Beyond the Basics of Business Planning for AgentsA�A�–regularly $99, now $79 with coupon codeA�agent bus plan

Remember, this special offer expires Jan. 31, so, order now and get your business plan ready for 2018.

PS: I’ve got dozens of ideas on how you can refine your systems for tomorrow’s real estate practices–not yesterday’s….

shaking hands over computerIs technology your greatest challenge as a leader?A� I just saw an advertisement for a large franchise convention. The focus will be on technology. Okay. But, what about you leaders? What are your big concerns? I’ll bet they are NOT technology. They are

1. Finding great candidates — not just anybody

2. New agents joining–getting them successful quickly; reducing turnover

3. Creating a ‘team’ atmosphere that serves as a magnet for retention

In fact, I’m afraid that most companies are focused on yesterday’s challenges. If technology were still actually the #1 focus, our agents would all be doing well, and eager to embrace technology to support those efforts. The company challenge would be just to either provide that technology or the training to use it.* That’s not the case. Companies have plenty of technology resources or access to them. It’s just that agents reject using these resources! Why? They aren’t committed to their businesses. Or, they don’t know how to use the technology. That’s a leadership training opportunity.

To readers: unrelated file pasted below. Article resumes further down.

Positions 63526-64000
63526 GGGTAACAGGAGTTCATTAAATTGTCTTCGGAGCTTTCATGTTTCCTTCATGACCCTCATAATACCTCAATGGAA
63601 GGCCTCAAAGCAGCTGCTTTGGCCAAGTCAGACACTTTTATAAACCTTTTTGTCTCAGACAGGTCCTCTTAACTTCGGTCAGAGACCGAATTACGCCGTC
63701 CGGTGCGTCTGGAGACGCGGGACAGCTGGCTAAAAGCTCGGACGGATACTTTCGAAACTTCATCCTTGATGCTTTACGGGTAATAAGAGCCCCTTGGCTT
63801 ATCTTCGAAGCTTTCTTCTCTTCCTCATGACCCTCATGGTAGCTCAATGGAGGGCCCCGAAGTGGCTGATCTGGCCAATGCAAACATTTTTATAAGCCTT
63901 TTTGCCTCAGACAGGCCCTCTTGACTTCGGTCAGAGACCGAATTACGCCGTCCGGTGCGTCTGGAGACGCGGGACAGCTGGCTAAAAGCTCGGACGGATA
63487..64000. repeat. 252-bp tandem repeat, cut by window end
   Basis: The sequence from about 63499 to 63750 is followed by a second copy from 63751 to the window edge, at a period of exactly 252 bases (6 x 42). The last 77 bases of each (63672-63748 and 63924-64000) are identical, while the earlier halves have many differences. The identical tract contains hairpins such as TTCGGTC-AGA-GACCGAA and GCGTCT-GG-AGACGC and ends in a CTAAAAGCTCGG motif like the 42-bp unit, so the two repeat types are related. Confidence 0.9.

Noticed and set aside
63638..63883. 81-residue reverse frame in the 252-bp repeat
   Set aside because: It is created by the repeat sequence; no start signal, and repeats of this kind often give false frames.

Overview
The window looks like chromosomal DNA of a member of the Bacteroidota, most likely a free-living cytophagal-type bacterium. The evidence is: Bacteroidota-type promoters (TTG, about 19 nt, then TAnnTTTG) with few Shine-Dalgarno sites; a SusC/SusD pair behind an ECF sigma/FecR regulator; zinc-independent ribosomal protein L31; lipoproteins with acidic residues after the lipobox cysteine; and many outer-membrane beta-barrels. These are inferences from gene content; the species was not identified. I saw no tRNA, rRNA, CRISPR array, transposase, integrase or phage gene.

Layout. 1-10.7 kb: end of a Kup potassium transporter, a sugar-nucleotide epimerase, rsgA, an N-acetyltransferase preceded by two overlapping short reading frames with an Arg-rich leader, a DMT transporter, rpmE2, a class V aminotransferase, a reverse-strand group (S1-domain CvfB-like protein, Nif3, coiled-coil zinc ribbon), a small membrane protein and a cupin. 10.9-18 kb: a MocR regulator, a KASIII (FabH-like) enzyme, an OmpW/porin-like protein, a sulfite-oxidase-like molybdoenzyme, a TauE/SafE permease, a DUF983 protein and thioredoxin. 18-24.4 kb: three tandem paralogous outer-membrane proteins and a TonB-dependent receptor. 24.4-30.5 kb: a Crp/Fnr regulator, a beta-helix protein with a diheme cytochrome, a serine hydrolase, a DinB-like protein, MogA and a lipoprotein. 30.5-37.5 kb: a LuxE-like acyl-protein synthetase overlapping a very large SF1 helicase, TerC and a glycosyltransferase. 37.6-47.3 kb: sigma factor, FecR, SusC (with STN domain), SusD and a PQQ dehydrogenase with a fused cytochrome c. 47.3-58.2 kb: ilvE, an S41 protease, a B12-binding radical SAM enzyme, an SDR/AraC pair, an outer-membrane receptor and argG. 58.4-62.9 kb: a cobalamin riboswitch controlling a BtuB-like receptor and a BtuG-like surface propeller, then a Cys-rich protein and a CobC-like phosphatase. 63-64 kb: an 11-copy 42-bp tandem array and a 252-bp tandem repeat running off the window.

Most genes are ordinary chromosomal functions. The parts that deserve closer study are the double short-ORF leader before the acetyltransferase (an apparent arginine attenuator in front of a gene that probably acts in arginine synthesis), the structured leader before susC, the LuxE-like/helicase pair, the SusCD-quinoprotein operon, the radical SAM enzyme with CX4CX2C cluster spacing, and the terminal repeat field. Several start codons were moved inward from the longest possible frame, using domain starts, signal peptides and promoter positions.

*If I were to look at the convention speakers, would I find someone who was working with leadership to help them counsel and consult each agent to his tech plan? To provide a calendar with tech training customized to each office needs? Without these ‘on the ground’ actions, talk about tech is pretty worthless!

Technology: A Crutch, or a Support?

If agents see technology as a crutch, or an excuse NOT to lead generate, they will look to technology to solve their income problems. Tech experts say that less than 2% of all tech leads turn into sales. But, do agents think that? No. They think that each tech lead is a guaranteed sale. They think it’s easy to convert that lead. When they find out it’s not easy and that there’s such a low conversion rate, they give up fast. Franchises have failed nationally that relied on technology to provide leads to agents. Unfortunately, those agents were sold that the company leads would guarantee them a handsome income. So, they had inflated expectations about the quality of leads. And, according to the franchise owners, the agents wouldn’t follow up on most of the leads!

Getting the Cart before the Horse